The nearly 2 ½-mile Gold Cup (G1) is the main attraction on Thursday and the lone Group 1 on the day. The race, which used to be known as the “Ascot Gold Cup” but was renamed to just “Gold Cup” in honor of Queen Elizabeth II’s birthday for 2016, is probably Europe’s most prestigious event for “stayers” or horses who like to run the marathon distances. Since U.S. racing doesn’t support distance races like the Gold Cup outside of steeplechasing, it’s a bit of a foreign event and a rare treat for American racing fans.
The great French-raced Sagaro won the Gold Cup three times in succession in the 1970s and is just one of the many standout names to have captured the event throughout its lengthy history, which began in 1807. Le Moss, Ardross, Gildoran, Sadeem, Drum Taps and Royal Rebel were two-time winners in the 1980s, 1990s and 2000s, while other famous runners like Kayf Tara, Leading Light, Order of St. George and Big Orange made for exciting runnings over the last decade. But it is the Aidan O’Brien-trained and fan-favored Yeats who holds the record for Gold Cup wins, having strung together four from 2006 to 2009.
This year, Bjorn Nielsen’s Stradivarius seeks a third consecutive win and is favored in a field of eight other 4-year-olds and up. The son of Arc winner Sea The Stars was most recently third in his prep for this race, the Hurwood Bloodstock Coronation Cup (G1) at Newmarket just more than a week ago. John Gosden trains and Frankie Dettori will ride.
The feature is the five-furlong Norfolk Stakes (GII), the first major race for juveniles on the European racing card. It is a Breeders’ Cup Challenge “Win & You’re In” event, which earns the winner a spot in the starting gate for the Breeders’ Cup Juvenile Turf Sprint (GII) at Keeneland in November.
Some well-known names globally have visited the Royal Ascot winner’s circle after a Norfolk score since the race was first run in 1843 as the New Stakes. It was renamed in 1973 in honor of the Duke of Norfolk and has been a third-day staple for the meeting since. A long list of standout names grace the record books as winners of the five-furlong dash, including Hyperion, Turtle Creek, Lucky Lionel, Johannesburg, No Nay Never, Shang Shang Shang and A’Ali a year ago.
Ward seeks his 11th Royal Ascot victory and his third Norfolk Stakes. He sends out Ranlo Investments LLC’s Goden Pal, who finished second on dirt in his only start at Gulfstream Park in April. Ward has described Golden Pal as his best chance of the week. Ward will not travel to England to saddle any of his seven Royal Ascot runners due to the COVID-19 restrictions.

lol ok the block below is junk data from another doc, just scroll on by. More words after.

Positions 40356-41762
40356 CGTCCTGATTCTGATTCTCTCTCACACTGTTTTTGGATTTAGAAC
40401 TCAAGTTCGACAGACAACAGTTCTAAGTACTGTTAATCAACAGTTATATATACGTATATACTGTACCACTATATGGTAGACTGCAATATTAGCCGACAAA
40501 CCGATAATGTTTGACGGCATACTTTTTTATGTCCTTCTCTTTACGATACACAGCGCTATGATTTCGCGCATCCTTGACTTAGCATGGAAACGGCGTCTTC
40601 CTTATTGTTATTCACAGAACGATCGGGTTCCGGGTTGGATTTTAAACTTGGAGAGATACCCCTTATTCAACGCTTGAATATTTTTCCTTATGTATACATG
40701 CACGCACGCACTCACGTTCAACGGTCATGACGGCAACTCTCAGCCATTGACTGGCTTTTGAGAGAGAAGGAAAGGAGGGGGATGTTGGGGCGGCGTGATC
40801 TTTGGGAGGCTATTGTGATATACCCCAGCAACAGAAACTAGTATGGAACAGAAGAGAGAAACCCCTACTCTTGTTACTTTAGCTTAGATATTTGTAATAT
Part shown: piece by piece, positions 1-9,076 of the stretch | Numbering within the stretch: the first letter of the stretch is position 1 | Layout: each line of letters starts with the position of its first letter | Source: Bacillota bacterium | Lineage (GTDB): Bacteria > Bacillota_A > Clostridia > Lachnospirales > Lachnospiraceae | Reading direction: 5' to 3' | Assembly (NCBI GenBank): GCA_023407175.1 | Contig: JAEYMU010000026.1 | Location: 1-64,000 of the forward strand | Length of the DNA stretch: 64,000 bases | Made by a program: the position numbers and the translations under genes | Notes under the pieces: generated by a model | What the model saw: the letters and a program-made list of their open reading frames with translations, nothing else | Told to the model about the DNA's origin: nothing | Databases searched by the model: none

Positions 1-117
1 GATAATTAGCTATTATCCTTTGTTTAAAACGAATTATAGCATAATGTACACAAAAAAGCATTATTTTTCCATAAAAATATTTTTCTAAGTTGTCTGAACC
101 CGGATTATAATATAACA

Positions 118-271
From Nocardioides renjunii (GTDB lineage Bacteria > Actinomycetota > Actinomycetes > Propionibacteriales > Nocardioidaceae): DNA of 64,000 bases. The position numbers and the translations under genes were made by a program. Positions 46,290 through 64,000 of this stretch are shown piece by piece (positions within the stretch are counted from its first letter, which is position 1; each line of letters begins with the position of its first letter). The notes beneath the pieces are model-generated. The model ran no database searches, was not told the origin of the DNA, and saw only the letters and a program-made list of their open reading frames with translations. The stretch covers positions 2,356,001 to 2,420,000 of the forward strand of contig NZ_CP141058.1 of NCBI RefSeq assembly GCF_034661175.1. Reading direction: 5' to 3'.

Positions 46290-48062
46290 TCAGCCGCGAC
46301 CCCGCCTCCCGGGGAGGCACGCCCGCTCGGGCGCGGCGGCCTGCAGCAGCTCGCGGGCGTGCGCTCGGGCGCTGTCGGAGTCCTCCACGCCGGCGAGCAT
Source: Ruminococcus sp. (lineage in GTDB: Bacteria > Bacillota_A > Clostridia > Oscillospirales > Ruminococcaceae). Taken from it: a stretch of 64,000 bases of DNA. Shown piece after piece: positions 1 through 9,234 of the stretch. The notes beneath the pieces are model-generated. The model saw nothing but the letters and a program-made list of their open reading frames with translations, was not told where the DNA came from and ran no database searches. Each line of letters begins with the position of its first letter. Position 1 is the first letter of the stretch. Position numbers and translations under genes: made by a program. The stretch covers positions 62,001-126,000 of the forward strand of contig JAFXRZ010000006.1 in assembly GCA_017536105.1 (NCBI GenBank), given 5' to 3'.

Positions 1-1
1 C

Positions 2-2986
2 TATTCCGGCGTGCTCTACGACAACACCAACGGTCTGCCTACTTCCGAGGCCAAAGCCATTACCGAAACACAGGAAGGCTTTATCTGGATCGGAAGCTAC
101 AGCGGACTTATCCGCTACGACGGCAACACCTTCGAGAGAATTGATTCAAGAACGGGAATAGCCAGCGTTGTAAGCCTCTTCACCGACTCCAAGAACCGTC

The Lir Jet, who is trained by Michael Bell, broke the all-aged 5-furlong track record at Yarmouth in his debut two weeks ago. The colt, from the first crop of 2016 Norfolk Stakes winner Prince Of Lir, is now owned by Qatar Racing after being purchased privately following his stunning win.
“The track record was a surprise, but it wasn’t a surprise that he won because he had been showing up well at home,” Bell said. “The conditions were very favorable that day, quickish ground and the wind was helping.
Twenty four other juveniles will contest this year’s Norfolk Stakes, which is Friday’s first race.
Also on Friday is the Commonwealth Stakes (G1), a 6-furlong dash for sophomores. The race is the only Group 1 flat race in Britain for 3-year-olds that permits geldings and is the first age-restricted Group 1 open to geldings in Europe overall. The race was created for the 2015 Royal Ascot season to attract sprint horses based in Europe, a division many deemed previously underappreciated.
The final day’s feature is the 6-furlong Diamond Jubilee Stakes (G1), a race for all sexes aged 4 and up. The race was first run in 1868 as the All-Aged Stakes before morphing into the Cork and Orry Stakes in the late 1920s in honor of the Earl of Cork and then the Golden Jubilee in honor of Queen Elizabeth II’s 50th anniversary of her ascension to the throne. Eight years ago it was renamed again to commemorate the 60th anniversary of the Queen’s rise to lead the British monarchy and the name remains today.
Some of the most outstanding European sprinters have won the race over the many decades of its existence, but none so prominent as 2012 winner and worldwide fan favorite Black Caviar, who shipped in from Australia to claim a narrow victory. Coolmore and the Merchant Navy syndicate won with Merchant Navy two years ago and Coolmoore also won in 2010 with the Australian-bred and raced champion Starspangledbanner.
Australian and European champion Blue Point won this race last year, four days after taking the King’s Stand Stakes and becoming the first runner since Choisir in 2003 to win both of Royal Ascot’s two big sprint races for older horses.